April 30, 2020
Dear Partners,
 
I hope you are all doing as well as you can amidst the COVID-19 (coronavirus) pandemic. The pandemic has certainly snapped into focus the importance of accessible high-quality early care and education for Louisiana’s working families.

Before the pandemic, we learned from our Balancing Act report that many working parents faced stark choices when trying to afford child care. Nearly 80% of families reported struggling to find care for their children and almost two-thirds reported borrowing money to pay for child care in order to go to work.

Our Losing Ground Report found that one in six Louisianans with young children had quit their job due to child care issues and over 40% reported missing work recently for the same reason. Child care breakdowns cost Louisiana’s businesses $816 million per year and the state economy $1.1 billion a year well before the pandemic.

During the pandemic, we learned more about the impact on COVID-19 on child care providers through our initial survey from March 16 - March 23. During the first two weeks of the pandemic, child care providers reported a collective loss of $1.7 million and 35% said they may not be able to reopen after an extended closure. Currently, almost 70% of centers are closed.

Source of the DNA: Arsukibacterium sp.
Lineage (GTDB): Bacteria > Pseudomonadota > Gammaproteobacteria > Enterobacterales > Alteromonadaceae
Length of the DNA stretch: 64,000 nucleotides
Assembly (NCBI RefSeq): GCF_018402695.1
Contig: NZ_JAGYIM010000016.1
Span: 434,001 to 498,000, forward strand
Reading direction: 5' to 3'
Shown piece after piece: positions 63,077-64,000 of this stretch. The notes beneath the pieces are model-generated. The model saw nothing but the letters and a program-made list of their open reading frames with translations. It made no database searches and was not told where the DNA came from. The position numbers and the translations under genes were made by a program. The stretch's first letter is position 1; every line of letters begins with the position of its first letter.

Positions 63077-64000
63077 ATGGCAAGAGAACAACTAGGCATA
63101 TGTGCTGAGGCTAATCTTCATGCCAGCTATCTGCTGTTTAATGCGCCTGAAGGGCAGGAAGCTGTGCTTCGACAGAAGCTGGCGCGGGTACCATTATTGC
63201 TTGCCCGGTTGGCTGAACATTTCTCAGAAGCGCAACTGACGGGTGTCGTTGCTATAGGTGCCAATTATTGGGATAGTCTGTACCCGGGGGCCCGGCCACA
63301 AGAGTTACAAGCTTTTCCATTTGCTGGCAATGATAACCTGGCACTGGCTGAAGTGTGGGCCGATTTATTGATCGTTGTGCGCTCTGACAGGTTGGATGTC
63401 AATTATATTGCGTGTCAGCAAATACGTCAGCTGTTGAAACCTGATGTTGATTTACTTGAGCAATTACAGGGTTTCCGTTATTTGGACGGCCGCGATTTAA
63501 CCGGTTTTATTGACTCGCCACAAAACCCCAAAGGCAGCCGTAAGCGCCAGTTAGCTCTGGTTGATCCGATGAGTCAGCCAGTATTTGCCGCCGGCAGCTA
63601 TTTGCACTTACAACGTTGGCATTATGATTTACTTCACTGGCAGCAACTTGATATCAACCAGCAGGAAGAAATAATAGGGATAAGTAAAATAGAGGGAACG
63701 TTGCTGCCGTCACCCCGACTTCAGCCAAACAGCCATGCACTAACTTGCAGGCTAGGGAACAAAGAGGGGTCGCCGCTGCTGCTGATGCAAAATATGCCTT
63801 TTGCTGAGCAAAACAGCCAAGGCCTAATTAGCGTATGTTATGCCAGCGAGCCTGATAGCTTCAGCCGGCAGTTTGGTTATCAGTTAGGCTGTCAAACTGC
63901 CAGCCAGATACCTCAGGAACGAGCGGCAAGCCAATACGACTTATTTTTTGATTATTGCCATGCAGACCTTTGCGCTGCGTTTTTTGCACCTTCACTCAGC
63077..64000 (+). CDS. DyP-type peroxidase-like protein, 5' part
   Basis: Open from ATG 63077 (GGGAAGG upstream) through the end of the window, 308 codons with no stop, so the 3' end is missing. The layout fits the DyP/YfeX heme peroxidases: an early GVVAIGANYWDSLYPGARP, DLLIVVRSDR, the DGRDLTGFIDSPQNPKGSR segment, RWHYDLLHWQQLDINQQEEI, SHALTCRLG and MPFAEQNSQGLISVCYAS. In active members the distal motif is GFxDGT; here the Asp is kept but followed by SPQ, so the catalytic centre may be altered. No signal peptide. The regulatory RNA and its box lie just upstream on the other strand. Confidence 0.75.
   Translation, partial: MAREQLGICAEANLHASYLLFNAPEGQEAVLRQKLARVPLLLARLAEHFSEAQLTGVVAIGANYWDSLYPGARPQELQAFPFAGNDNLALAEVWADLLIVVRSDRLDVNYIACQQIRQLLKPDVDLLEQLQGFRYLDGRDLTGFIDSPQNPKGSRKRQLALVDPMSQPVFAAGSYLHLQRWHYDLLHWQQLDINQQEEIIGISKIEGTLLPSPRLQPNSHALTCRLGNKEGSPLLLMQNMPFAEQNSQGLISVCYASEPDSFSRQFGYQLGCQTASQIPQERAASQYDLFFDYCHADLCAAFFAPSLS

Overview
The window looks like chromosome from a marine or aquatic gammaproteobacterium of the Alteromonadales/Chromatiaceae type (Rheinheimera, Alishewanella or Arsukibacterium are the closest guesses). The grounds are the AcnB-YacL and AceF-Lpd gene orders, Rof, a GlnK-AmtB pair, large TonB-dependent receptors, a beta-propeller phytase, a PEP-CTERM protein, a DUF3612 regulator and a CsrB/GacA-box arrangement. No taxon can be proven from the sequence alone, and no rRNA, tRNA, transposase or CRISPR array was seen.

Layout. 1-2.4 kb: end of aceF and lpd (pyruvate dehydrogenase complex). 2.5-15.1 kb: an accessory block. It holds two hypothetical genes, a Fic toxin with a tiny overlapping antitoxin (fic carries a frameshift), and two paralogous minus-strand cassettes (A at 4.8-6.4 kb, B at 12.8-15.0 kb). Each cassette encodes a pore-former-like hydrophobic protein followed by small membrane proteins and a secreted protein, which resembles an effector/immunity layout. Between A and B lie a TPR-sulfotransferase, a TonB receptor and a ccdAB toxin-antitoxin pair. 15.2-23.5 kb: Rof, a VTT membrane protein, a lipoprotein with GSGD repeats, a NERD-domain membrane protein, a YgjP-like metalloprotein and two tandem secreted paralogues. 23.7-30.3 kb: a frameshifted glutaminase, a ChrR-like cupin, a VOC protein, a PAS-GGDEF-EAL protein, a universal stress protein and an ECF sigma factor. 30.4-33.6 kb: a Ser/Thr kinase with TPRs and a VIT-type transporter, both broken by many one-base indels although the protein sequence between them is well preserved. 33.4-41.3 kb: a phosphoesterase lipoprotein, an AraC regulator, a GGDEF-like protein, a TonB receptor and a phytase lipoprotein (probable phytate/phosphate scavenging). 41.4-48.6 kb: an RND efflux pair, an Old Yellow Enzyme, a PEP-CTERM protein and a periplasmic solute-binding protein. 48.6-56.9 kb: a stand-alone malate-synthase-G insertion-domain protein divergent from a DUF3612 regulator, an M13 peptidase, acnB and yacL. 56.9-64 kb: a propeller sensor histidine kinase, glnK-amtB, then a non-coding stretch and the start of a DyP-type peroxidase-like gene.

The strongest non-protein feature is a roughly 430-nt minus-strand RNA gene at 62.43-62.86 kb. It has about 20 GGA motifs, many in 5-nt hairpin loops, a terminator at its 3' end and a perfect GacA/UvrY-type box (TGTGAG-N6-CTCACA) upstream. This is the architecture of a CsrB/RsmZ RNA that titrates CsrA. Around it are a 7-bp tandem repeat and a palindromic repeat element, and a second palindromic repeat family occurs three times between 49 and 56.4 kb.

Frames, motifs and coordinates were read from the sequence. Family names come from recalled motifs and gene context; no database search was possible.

Ensuring that working parents can afford child care and early care and education care providers can keep their businesses afloat is key to ensuring Louisiana's economy recovery following this crisis. During the month of April, the Louisiana Policy Institute for Children has been responsive to the needs of the child care sector in light of the pandemic. This month we have:
 
  • Released survey findings from a statewide survey about the impact of COVID-19 on child care providers in Louisiana, conducted from March 16 - March 23
  • Disseminated our initial survey findings resulting in care providers having access to apply for $10 million in grants from the Louisiana Department of Education and extend subsidized child care to essential critical infrastructure personnel for an additional 30 days.
  • Shared our initial survey results with our Louisiana federal delegation, Governor, state legislators, and Board of Elementary and Secondary Education (BESE) members.
  • Hosted a virtual press conference with our partners from Agenda for Children, Louisiana Association of United Ways, The Louisiana Department of Education, United Way of Southeast Louisiana, Volunteers of America Greater Baton Rouge, and Wilcox Academy to share key findings from the report and conduct a virtual Q&A with 330 participants.